SUNDAY IN THE PARK WITH GEORGE Music and Lyrics by Stephen Sondheim; Book by James Lapine
A century ago, when he began painting A Sunday Afternoon on the Island of La Grande Jatte, Georges Seurat froze a score of weekend strollers into pointillist immortality. Now they are posed on a Broadway stage, thawing into something like life. The matron on the right, with the bustle and the chained monkey? She is the artist's mistress, Dot (Bernadette Peters), pretty as a picture but not quite so still; she would rather be at the Follies. See the white bundle a man at the rear is holding? That is the infant daughter of Dot and the artist; she will grow up in America, and in Act II her grandson George, a sculptor, will take a journey of self-discovery back to his roots on this island in the Seine:
And where is Seurat (Mandy Patinkin)? Everywhere. Finishing a hat, making trees and boats appear with a wave of inspiration, forsaking his mistress and their child to remain faithful to the only dots that matter: those in his painting. "I am not hiding behind my canvas," he declares. "I am living in it." Only he could live there, where the emotional chaos of life can be made as ordered and harmonious as a green thought in a green shade.
Seurat was the wayward child of impressionism. Renoir and Sisley might seek to catch life on the fly; he would aspire to stasis. Their voluptuous brushstrokes were too imprecise, too sensational for this artist-scientist. Seurat worked dot by meticulous dot, woodpeckering the canvas with pricks of color that would fuse into meaning in the spectator's eye. So it is with the sculptor in Act II of Sunday in the Park with George. This George composes bit by bit, or byte by byte. He has created a computerized sculpture, Chromolume #7 (chromo-luminarism is an other critical term for Seurat's technique), that puts on a sound-and-light show at the flick of a switch. Soon he will fall through a visionary's looking glass into the past, to find art merging with dreams on an ordinary Sunday on La Grande Jatte.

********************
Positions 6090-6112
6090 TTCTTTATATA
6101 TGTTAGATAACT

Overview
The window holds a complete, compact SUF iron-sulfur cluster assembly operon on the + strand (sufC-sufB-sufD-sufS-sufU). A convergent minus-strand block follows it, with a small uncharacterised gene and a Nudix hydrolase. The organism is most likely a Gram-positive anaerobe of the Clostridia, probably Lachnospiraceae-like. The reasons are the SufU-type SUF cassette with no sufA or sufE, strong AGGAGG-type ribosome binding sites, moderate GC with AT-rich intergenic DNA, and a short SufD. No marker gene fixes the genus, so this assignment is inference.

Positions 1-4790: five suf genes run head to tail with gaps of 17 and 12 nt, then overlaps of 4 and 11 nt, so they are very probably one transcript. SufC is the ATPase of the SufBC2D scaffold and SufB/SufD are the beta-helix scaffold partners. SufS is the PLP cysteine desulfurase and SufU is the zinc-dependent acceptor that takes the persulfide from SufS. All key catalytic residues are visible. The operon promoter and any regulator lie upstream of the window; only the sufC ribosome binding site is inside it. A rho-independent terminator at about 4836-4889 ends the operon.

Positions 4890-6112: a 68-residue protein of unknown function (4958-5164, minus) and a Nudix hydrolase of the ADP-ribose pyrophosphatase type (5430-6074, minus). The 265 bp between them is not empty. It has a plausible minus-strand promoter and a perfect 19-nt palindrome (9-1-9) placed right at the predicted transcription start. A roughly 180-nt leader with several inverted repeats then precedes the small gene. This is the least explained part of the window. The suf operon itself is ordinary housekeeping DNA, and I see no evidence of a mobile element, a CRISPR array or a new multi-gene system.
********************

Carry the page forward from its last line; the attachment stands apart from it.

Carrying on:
Broadway audiences may have more trouble than George stepping into this austere, demanding concept. No high-kicking razzmatazz here; in fact, no choreography. No heart-pummeling sentiment; in fact, virtually no characters, as Author-Director James Lapine follows Seurat's lead and dehydrates his actors into cardboard stereotypes. Nor is there a surfeit of "humma-mamumma-mamum-mable melodies," Stephen Sondheim's derisively witty phrase from his last show, Merrily We Roll Along. Sondheim long ago renounced such simple show-biz pleasures; neither Dot nor the audience gets to go to the Follies. This score is often doggedly mimetic, achieving its pointillist effects note by Johnny-one-note. Nearly every number begins with a staccato verse and chorus; it soars toward traditional musical passion only at midpoint, then withdraws into tart anticlimax. It takes a second or third hearing for ballads like Finishing the Hat, Beautiful and Sunday to betray subterranean seisms of feeling: ironic, wistful, profound, possessed. A heart beats under that starched shirt.